February 25, 2022

Facing calls to do more, Trudeau says trucker convoy ‘has to stop’

Prime Minister Justin Trudeau is calling for an end to the trucker convoy protests that are now stretching into their second week in the nation’s capital.

“It has to stop,” Trudeau said during an emergency debate in the House of Commons on Monday night. “Everyone’s tired of COVID, but these protests are not the way to get through it.”

In his address Trudeau vowed his government will “be there” to meet the requests for assistance, as pressure ramps up for all levels of authorities to get on the same page to see control restored in the city as the anti-COVID-19 mandate demonstrators dig in.

“People of Ottawa don’t deserve to be harassed in their own neighbourhoods, don’t deserve to be confronted with the inherent violence of a swastika flying on a street corner, or a confederate flag, or the insults and jeers just because they’re wearing a mask. That’s not who Canadians are,” the prime minister said. “These pandemic restrictions are not forever.”

After a second weekend of protests and an uptick in tickets and arrests, the mayor of Ottawa declared a state of emergency on Sunday. As of Monday evening, hundreds of trucks continue to clog streets throughout the city and organizers show no signs of packing up.

The debate was called by the New Democratic Party. With worldwide attention fixated on Ottawa, the party said the situation had reached “a crisis point.”

In his address Trudeau vowed his government will “be there” to meet the requests for assistance, as pressure ramps up for all levels of authorities to get on the same page to see control restored in the city as the anti-COVID-19 mandate demonstrators dig in.

Trudeau, who tested positive for COVID-19 one week ago, was scheduled to be in “private meetings” throughout the day and his attendance in-person for the debate was a last-minute addition to his itinerary.

From the outset of the protests, Trudeau has taken the position that he has no plans to negotiate after expressing his disgust over the behaviour of some participants during the first weekend of protests, including those expressing hatred and displaying violent sentiments towards Trudeau. 

“I am here because Parliament is working,” said the prime minister, noting once again that Canadians had their say on vaccine mandates — democratically in the 2021 federal election.He applauded MPs who have also called for an end to the blockades, among all parties, saying that now is the time for partisanship to fall to the wayside.


His appearance in the Chamber comes after opposition parties had accused the prime minister of being “missing in action” on the second Monday of the demonstrations.

Conservative interim leader Candice Bergen came out swinging in question period Monday, suggesting Trudeau was “in hiding” over the trucker convoy, an issue that’s divided members of her party after Bergen took a strong stance in favour of the protesters’ self-proclaimed fight for freedom through the lifting of pandemic restrictions.

During the debate, Bergen and other Conservative MPs spoke about how they feel the prime minister has pushed the country to be more divided than ever before, questioning whether he regrets speaking disparagingly about unvaccinated Canadians or using “divisive” mandates to try to control the virus, and suggesting he listen to what those still on Wellington Street are asking for.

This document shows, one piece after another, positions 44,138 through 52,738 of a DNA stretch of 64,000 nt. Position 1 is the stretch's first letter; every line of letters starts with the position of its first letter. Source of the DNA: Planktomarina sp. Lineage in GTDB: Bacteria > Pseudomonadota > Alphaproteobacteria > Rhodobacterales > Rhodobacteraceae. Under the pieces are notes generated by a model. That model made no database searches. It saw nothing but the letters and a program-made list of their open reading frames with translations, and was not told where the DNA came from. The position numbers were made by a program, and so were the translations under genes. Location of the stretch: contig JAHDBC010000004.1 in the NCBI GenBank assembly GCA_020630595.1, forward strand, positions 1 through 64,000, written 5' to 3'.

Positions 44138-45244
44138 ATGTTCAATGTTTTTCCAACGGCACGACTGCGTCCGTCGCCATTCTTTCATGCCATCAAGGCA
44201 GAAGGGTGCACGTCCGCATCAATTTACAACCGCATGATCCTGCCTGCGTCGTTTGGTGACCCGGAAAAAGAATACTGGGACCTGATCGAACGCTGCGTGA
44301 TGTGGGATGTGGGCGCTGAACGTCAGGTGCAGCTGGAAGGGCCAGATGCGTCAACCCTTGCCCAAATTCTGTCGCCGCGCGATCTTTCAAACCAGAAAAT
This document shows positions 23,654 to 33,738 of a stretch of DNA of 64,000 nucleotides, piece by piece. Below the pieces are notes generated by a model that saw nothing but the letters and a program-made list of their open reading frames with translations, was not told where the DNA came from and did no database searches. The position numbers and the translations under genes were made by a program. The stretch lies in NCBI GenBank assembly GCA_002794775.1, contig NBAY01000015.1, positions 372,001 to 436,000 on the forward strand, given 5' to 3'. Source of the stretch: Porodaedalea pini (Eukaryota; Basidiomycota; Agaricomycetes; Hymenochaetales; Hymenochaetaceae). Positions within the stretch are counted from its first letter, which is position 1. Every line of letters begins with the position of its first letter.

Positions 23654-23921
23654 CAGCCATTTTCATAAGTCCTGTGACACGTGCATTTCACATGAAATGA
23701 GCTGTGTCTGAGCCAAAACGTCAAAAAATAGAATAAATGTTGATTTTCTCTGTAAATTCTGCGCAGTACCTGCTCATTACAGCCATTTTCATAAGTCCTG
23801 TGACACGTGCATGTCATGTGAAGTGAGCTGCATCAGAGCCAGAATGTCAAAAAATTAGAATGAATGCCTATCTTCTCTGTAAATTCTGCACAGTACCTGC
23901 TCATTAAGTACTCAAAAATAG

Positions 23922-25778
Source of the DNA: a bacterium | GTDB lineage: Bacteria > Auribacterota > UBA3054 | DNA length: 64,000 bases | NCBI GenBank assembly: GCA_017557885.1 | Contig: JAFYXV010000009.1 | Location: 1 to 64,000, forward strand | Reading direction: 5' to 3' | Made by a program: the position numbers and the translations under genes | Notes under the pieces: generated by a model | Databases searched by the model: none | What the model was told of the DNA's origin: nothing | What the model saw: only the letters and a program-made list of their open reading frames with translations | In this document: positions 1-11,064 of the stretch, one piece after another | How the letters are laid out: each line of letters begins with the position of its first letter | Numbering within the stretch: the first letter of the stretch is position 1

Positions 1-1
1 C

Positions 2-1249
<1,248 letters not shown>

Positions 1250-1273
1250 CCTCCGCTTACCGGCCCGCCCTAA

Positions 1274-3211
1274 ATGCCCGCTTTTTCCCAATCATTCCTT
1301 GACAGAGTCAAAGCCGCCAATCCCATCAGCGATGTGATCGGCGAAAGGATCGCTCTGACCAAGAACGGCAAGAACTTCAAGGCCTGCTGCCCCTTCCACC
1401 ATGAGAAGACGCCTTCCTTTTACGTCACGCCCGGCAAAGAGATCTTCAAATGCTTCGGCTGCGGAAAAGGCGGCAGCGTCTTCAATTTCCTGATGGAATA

“We are in uncharted territory. We are at a crisis point, not only with what’s going on out the doors across the country, but the country overall, and so much of it is because of the things that he has said and done. Does he regret his words? And will he work with us so that we can find some resolution?” Bergen said.

In response, Trudeau said he doesn’t agree that the country is more divided after the pandemic, rather in his view Canadians have spent the last two years stepping up for each other, noting that 88 per cent of the eligible population has gotten vaccinated, with thousands week after week continue to roll up their sleeves to receive their shots.

“This pandemic has sucked for all Canadians, but Canadians know the way to get through it is to continue listening to science,” he said. “It’s not because Canadians love getting needles.”

NDP Leader Jagmeet Singh was the one to request the debate, and kicked off the night’s conversation highlighting the harassment local citizens, health-care workers, and journalists have faced in the last week from convoy supporters.

“This convoy protest is not a peaceful protest,” Singh said. “The honking, and the noise, and the fireworks… Most of that activity happens at night when there’s no one in Parliament, so they’re clearly not targeting Parliament. The convoy is certainly not about helping workers, or small businesses hurt by the lockdowns. The behavior and activity of this convoy has directly impacted workers.”

The NDP have suggested that the debate would also be used to discuss the “significant amount of funding coming from the U.S.”—an element the federal officials also fixated on in Monday’s update.


Earlier on Monday, federal officials held a press conference calling for the trucker convoy protests to end, and pledging to plan next steps in coordination with provincial and municipal governments.

“These blockades and occupations need to end. Unlawful activities are not the way to offer meaningful involvement in government policy development,” said Transport Minister Omar Alghabra on Monday.